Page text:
Today, Karina works in the Late Stage Pharmaceutical Development (LSPD) group as an Associate Engineer. After Genentech finds a target that seems promising , certain parameters need to be optimized in order to ensure proper function in the field— such as sitting on the shelf in a doctor's office for months at a time. “Before [a drug] enters phase 3 trials, we we need to determine an optimal formulation so that the stability of the protein lasts long enough for us to actually send it to patients around the world. We are scaling up the process and therefore working on a larger scale.”
Currently, Karina's work focuses on products that are already available in the marketplace. Her role is primarily in “tech transfers”, which occurs when manufacturing of a product is moved from one site to another. During this process, Karina collects product quality data on the drug produced at the new facility and submits this information to the FDA to prove that the material produced at the new site is comparable to the material produced at the original site. “We are essentially asking for permission to use a site as an official producer of this drug.”
The two current drugs she is working on are Cathflo Activase and Xolair. Since starting in LSPD, she has completed a tech transfer for Avastin, and recently, Karina and her group found out that the transfer of Avastin was approved and the first shipments were sent out to market. “It's really cool to see how the work I did actually went toward something very tangible and productive.”
Working at an innovative company
“Genentech does a really good job of conveying this mission to their employees.” The company often brings in patients who have used their medications to speak to their experiences with the products. “It is really eye opening and really gives us a sense of purpose about what we are working on now.”
“[While at Stanford] I wanted so badly to feel capable and competent, but not doing well in those classes made me believe I wouldn't do well in any science related job. I felt very incompetent at times. It took a lot for me to push myself to pursue those dreams I had for myself since middle school...even if I felt I was bad at it. And that's why I feel that landing that job a Genentech has been the biggest success in my career right now, because I finally feel like I CAN be successful in this field, and I actually am loving the work that I do.”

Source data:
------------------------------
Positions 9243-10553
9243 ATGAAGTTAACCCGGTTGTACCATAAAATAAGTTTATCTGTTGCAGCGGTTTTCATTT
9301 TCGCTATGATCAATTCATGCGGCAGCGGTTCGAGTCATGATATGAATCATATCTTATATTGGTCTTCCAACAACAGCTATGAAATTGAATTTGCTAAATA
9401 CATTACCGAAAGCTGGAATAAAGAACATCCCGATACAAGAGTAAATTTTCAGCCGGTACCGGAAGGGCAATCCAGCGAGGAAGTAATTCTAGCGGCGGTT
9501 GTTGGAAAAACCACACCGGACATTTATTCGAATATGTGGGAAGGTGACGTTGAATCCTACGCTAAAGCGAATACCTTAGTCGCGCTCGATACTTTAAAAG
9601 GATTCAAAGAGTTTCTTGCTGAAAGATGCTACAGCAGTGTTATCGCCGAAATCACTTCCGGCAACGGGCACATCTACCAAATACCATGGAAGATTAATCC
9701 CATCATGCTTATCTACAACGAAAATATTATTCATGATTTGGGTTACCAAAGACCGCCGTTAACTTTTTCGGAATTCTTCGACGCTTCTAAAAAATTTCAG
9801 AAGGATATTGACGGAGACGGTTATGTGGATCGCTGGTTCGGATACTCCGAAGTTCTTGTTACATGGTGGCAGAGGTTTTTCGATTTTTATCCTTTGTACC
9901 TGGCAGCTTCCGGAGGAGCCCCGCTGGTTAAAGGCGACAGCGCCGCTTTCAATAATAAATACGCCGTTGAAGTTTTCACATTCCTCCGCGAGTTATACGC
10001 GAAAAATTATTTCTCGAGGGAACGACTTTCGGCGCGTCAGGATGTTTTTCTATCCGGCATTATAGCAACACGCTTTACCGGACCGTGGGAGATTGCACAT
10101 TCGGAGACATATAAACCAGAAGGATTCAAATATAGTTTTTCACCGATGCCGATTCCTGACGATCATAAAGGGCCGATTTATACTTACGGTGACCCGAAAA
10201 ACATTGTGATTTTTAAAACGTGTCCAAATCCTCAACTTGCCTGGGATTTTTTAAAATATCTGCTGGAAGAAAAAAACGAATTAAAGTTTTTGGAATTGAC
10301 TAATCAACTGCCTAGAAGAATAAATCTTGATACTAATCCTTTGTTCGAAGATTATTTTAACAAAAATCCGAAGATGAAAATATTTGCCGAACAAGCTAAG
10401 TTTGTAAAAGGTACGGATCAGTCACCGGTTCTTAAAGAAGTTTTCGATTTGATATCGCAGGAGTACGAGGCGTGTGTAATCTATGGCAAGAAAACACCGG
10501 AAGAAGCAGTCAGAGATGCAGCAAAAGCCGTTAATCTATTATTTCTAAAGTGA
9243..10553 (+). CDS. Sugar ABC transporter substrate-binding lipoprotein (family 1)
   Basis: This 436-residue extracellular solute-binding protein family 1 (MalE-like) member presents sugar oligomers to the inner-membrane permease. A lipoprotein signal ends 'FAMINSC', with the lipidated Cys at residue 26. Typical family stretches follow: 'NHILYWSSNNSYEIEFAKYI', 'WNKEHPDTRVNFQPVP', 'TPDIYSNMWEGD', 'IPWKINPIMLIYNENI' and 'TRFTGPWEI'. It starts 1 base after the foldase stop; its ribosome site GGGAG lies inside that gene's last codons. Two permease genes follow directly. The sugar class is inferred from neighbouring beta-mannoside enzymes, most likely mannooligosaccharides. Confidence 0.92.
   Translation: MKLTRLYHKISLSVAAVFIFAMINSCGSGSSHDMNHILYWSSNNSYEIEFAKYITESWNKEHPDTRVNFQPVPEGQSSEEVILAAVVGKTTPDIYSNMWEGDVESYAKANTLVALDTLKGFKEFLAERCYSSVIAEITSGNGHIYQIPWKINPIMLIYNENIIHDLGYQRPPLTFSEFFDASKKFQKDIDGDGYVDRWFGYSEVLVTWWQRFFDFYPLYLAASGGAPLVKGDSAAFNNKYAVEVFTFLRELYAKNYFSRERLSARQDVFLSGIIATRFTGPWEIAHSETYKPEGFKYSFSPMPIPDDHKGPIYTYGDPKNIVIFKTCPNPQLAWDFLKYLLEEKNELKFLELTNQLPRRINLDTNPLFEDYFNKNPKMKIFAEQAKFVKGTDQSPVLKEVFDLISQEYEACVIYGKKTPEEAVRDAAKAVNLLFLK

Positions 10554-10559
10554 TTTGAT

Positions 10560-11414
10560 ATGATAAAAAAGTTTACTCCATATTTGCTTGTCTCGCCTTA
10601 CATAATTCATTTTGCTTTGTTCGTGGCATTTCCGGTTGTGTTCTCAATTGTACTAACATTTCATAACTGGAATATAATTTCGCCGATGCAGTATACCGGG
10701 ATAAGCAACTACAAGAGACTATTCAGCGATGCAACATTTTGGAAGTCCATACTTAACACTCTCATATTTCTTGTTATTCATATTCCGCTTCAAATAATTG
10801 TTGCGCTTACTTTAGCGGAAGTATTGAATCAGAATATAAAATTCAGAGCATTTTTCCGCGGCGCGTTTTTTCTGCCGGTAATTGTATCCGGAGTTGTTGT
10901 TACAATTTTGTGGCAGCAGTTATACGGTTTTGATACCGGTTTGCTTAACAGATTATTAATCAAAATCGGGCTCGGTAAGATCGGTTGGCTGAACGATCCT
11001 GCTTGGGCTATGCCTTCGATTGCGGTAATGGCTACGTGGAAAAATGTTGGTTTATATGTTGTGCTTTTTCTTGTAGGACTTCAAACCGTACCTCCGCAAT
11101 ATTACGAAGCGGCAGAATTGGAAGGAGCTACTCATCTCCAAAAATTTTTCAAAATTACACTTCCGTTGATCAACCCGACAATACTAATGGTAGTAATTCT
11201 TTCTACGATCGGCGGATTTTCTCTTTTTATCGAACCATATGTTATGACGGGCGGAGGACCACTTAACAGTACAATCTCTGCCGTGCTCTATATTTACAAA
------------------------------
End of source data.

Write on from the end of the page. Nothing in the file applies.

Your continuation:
Top tips from Karina
- Branch out from alumni and friend networks. Don't be afraid to leave your safety bubble!
- Do some soul searching before you job search. And then look for a company that aligns with your needs and wants.
- Go to off-campus career fairs.
- Go to focused career fairs. Those are often more productive than broad spectrum fairs.
- Temp agencies are a great option for getting your foot in the door at top companies.
- If you already work at a company, it is helpful to meet with the hiring manager and deliver your resume in person.
- Look into professional development opportunities through your company — Karina is getting her Masters part-time in Pharmaceutical Chemistry!
- Live in the moment. Karina doesn't know what she'll be doing in 10 years, but right now she is trying learn as much as she can. “I'm a sponge!”
- Your manager is not your only mentor at work. There is so much you can learn from all the people around you.
- Figure out your definition of success.